MILFORD, Pa. - At a time when films can be watched on a phone, making the Black Bear Film Festival a multi-dimensional experience has been the goal of new festival executive director Will Voelkel.

“Last year the emphasis was on showing films,” Voelkel said. “This year the emphasis is on the art of film-making. We’ll continue with independent films, but we’re doing more outreach related to filmmakers.”

The festival runs from Oct. 14-16 at the Milford Theater. Voelkel aims to make each screening an “event” that includes panels and interviews with actors and others who make the films that are shown.

As for the variety of films, the words of Jerry Beaver, founder and former executive director of the Black Bear Film Festival, reverberate in Voelkel’s mind: “You’ve got to find the right balance.”

“Last year the festival celebrated classic stars,” Voelkel said. “This year there will again be a variety of dramas, comedies, and documentaries, but the emphasis will be on dramas with back stories.”

One highlighted film of this kind will be “54,” written and directed by Mark Christopher. After the film was first made, in 1998, film executives had Christopher recut and partially reshoot the film in a more conservative way because of disappointing reactions by test audiences. Christopher will appear at the festival for the screening of his “director’s cut” and talk about the drama behind the making of the drama.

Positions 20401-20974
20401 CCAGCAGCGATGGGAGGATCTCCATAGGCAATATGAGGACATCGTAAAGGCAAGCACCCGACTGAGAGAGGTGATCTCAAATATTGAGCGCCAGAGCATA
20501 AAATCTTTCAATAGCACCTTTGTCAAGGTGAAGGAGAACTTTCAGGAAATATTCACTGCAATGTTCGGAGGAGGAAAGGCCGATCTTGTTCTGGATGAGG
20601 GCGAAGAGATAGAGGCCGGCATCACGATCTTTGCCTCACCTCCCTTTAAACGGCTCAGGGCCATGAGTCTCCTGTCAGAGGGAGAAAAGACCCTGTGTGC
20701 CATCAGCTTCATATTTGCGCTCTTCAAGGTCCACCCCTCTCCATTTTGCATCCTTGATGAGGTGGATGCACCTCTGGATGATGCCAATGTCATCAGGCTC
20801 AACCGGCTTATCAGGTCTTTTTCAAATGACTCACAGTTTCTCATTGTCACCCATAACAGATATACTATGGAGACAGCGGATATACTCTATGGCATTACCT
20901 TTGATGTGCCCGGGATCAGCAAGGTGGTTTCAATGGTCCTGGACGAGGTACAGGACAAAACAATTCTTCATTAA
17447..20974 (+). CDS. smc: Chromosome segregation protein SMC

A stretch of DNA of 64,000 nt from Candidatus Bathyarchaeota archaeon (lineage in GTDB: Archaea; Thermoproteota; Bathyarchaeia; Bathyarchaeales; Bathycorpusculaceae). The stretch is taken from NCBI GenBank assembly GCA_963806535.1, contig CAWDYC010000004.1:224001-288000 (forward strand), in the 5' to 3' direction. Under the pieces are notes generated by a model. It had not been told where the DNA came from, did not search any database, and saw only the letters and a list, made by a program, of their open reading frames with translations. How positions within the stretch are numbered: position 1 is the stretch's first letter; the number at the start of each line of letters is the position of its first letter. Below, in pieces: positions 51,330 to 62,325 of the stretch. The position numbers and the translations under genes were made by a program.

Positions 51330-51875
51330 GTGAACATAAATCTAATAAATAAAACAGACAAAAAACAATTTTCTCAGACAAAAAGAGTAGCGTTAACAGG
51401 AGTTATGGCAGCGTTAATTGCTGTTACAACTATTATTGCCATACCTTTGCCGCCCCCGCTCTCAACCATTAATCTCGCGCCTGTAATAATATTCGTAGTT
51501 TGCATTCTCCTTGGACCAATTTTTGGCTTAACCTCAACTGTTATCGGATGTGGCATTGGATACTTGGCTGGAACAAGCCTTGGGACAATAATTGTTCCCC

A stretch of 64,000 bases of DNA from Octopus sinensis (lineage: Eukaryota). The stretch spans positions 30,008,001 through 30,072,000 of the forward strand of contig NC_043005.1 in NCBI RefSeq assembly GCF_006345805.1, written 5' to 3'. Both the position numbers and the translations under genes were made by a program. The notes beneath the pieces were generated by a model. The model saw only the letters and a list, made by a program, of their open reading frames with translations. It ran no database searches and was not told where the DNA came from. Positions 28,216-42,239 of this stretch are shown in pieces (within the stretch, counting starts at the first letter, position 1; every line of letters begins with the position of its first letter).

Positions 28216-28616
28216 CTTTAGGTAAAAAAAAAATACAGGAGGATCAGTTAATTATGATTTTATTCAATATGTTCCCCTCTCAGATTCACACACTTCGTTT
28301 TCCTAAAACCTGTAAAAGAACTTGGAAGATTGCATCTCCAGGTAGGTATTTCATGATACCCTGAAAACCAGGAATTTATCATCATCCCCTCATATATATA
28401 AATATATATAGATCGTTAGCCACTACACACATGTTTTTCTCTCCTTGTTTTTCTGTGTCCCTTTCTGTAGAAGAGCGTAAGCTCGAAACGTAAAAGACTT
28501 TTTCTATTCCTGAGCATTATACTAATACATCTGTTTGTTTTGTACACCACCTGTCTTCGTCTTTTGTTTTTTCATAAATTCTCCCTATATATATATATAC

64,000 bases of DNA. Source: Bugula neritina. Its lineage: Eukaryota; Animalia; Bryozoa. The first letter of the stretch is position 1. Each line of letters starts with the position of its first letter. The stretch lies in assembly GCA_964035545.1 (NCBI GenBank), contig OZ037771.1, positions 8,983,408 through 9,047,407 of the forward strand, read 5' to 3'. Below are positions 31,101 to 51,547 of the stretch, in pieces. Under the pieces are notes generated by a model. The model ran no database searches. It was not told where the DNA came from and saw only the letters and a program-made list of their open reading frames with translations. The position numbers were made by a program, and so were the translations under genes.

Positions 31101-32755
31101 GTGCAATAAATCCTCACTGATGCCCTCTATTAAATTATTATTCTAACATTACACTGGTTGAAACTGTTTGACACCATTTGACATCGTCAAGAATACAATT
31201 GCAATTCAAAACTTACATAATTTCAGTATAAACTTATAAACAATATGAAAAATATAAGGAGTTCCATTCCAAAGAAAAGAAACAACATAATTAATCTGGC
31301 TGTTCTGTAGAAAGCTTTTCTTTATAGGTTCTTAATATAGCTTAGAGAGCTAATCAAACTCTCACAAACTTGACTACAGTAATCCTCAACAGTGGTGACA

In the process of making film choices for the festival, five board members watched 150 films, Voelkel said. In addition to Voelkel, the selection committee included Amy and Ken Ferris, who have both worked in the film industry; Bob Keiber, an actor and writer; and Carol Needleman. Amy Ferris and Needleman are also creating a segment on regional women filmmakers, Voelkel said.

Acting and filmmaking workshops before and after the festival have been scheduled. On Saturday, from noon to 2 p.m., Keiber will teach a workshop for adults at Marie Zimmerman Farm on Route 209. A filmmaking workshop for young adults will be taught at the Pike County Public Library in Milford from 1-4 p.m. Nov. 19, by Saturday Afternoon Productions staff.

Information and updates are available at www.blackbearfilm.com.